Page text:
For the first time in more than a year I finally have the chance to write for the blog. The feeling is bittersweet, though, as I have just heard Claudio Azevedo, author of Movie Segments to Assess Grammar Goals and one of my inspirations when I started blogging, has passed away. Sad day for ELT ☹
This is a lesson I taught to a group of B2/C1 adult students, but you may be able to adapt it to both lower levels (by pre-teaching language from the text) or younger students (by changing the focus of the conversation questions)
image created by Javi_indy – Freepik.com
Show students the pictures and elicit what they have in common (the idea of friendship). Show the question and ask students to discuss it in pairs. After a few minutes elicit ideas and ask students to justify them. Board their ideas to be used later.
Tell students they are going to read an article from the Guardian about making new friends. If you are using this text with lower levels, you may want to pre-teach the words ‘tricky’ and ‘keen’, as they both appear twice in the text.
Ask students to read only the first paragraph of the text and see if any of their ideas from the previosu activity are mentioned here. Let students compare answers before checking with the whole group.
After that, show students slide 2 with detailed questions. Give them more time to read the text and let them compare answers again before checking with the whole group. You can expand on this a little bit by asking students if they agree with what is said on the text (or if you think the same is true in their country/culture)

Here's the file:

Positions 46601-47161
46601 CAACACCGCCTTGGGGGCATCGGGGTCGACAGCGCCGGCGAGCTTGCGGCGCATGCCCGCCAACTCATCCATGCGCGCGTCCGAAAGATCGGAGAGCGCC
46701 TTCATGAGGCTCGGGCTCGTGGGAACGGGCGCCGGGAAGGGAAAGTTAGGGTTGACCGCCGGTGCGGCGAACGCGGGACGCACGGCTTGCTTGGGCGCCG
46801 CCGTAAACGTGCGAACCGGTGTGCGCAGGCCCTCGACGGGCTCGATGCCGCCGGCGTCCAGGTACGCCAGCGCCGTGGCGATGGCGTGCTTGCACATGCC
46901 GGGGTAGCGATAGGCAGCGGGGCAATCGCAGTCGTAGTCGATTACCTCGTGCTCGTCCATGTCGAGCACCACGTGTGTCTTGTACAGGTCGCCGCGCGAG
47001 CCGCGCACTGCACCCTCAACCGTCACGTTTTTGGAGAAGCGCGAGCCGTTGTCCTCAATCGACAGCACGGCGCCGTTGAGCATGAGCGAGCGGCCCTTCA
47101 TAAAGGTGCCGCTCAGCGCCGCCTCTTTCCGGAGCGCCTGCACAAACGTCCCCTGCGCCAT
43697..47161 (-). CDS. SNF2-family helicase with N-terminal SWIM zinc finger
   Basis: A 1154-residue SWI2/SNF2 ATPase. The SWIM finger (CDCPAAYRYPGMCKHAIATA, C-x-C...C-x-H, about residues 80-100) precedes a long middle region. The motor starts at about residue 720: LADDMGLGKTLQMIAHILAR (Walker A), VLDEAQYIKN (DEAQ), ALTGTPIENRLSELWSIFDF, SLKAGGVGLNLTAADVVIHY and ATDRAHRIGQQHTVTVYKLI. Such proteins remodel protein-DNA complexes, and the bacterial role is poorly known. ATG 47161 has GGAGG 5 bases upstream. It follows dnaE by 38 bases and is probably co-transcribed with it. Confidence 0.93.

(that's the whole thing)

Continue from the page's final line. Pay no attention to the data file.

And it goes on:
You can find the original article here (it’s pretty long, but worth reading if you have the time) and my adapted version below.
Put students in trios or small groups. Show them follow-up questions and give students time to discuss them. After a few minutes turn this into a whole group discussion. If students get into it, you can vote on the best piece of advice to make new friends.
Alternatively you can also turn this into a writing activity for homework, where students write a letter/email to a friend who has moved to a new city giving advice on how to make new friends.
Tell students they are going to watch a video about friendship.
Show the image and questions and ask students to guess the answers before watching. Board their suggestions so you can check later.
You can find the video below or click on the image in the PowerPoint to open it on YouTube.
Let students compare answers and then check with the whole group.
As a follow-up, show students the questions on slide 5. Clarify that by oldest friend you mean the one they have known the longest, not the oldest in age.
If you want to extend this activity, try using a pyramid discussion. Students start answering questions in pairs and then move to groups of four. You could ask them to try to find if there is any commonality to the secret of their friendships.
Go back to the text and go over the pronunciation of the words in bold – You may want to focus on the catenation in ‘strike up’ and ‘leap of’. I think it’s also worth mentioning that ‘keen’ can be followed by ‘on + gerund’ or ‘to + infinitive’.
Get students to guess the meanings based on the context or give them definitions to match. After a few minutes, elicit their ideas and ask CCQs to double-check if students know what expressions mean.
In pairs, students answer conversation questions. Feel free to change the questions so that they are more suitable for your students.
Additionally you could ask students to create their own questions using these expressions.
Thanks for reading.